Eggs in December

EggsInDecember

Eggs in December. These days, no one ever thinks how odd that is. Before electric lights, eggs in December were like tomatoes in December. Stop any one in the street and ask, “Are eggs a seasonal food like fruits and vegetables?” The idea that eggs are seasonal sounds absurd. No matter what time of year you go to a supermarket, you will see carton after carton of eggs.

Yet, egg laying hens are sensitive to the amount of daylight. As the days shorten in late summer and fall, their egg production drops. In December and January, the hens here lay only a sixth to a fifth of the eggs they do in spring and summer. The number of eggs the hens lay starts to increase in February, and by March, they really go into overdrive.

The way the large egg producers keep egg production up year round, is by keeping laying hens bathed in artificial light. They also don’t keep laying hens very long, from 18 to 24 months. Then the hens are done with. A hen is born with all the eggs she will ever produce. You can either get her to lay all those eggs as quickly as possible using artificial light, or let her take her time laying her eggs over a longer period of time.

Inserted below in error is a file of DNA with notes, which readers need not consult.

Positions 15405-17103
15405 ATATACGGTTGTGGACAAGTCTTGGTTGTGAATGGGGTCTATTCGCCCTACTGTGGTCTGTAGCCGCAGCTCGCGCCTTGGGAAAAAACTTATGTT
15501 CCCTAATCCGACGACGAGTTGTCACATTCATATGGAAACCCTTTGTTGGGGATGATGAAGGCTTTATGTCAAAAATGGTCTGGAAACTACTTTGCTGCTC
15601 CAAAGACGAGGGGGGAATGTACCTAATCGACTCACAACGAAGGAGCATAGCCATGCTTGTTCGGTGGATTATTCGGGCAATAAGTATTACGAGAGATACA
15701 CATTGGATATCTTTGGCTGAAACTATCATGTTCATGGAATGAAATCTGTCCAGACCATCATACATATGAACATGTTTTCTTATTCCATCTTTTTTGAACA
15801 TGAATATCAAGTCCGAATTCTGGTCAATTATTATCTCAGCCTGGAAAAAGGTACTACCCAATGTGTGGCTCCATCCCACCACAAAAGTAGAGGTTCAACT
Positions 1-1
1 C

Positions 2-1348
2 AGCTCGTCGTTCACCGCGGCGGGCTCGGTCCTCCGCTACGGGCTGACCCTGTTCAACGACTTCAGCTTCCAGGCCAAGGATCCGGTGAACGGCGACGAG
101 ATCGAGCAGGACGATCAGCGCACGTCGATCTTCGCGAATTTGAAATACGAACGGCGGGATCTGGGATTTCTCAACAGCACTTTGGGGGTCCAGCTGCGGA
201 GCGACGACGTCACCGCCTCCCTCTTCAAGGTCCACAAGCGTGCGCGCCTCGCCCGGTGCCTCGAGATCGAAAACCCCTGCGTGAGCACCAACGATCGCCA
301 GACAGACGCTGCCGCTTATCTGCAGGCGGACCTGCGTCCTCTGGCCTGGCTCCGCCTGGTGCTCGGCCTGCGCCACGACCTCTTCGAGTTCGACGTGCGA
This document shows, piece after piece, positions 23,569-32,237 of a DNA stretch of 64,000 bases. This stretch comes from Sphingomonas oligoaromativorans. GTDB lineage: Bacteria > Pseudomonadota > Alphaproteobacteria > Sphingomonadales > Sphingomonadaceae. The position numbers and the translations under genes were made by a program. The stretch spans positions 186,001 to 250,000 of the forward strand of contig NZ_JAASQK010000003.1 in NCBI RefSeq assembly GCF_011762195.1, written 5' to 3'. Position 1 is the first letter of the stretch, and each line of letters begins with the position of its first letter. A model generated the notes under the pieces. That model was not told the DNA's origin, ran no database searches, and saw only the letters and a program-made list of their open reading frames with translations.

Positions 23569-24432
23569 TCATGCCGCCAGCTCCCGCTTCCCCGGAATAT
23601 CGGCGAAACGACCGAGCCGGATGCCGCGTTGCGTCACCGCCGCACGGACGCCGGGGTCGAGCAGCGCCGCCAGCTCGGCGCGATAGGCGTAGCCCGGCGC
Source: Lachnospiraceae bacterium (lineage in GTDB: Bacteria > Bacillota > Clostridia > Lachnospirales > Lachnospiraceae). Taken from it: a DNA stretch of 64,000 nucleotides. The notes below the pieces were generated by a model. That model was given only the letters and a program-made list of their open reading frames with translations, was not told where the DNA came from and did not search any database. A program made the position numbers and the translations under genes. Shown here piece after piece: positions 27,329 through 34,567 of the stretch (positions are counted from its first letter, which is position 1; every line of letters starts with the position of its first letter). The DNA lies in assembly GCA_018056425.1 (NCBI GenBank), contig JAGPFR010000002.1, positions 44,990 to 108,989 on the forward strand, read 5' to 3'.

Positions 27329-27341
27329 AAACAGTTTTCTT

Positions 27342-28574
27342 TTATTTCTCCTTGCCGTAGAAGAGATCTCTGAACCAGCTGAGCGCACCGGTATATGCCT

Which makes you wonder how it is that year round, we are able to buy most any type of produce in supermarkets. None of it comes out of thin air. Someone has to plant it, tend to it, and pick it. Here is an interesting article as to how much of the fresh produce in our stores is produced: Hardship on Mexico’s farms, a bounty for U.S. tables

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One Response to Eggs in December

  1. Dunja Marcum says:

    I have only 3 hens laying now. I have ducks too, so I do get eggs from them during the winter months. I would never think to force a bird to lay, I honor their resting periods. Whether through just the winter months, or due to a molt. It makes me angry to think of the exploitation and suffering of hens exposed to daylight for months and months and months. In the spring I will have a ridiculous amount of eggs, and we’ll sell them in the neighborhood. For now, I’ll enjoy savoring the slow down, being excited when I have enough eggs for a frittata, looking forward to the surplus so I can hard boil eggs. It’s about respecting those who feed us.

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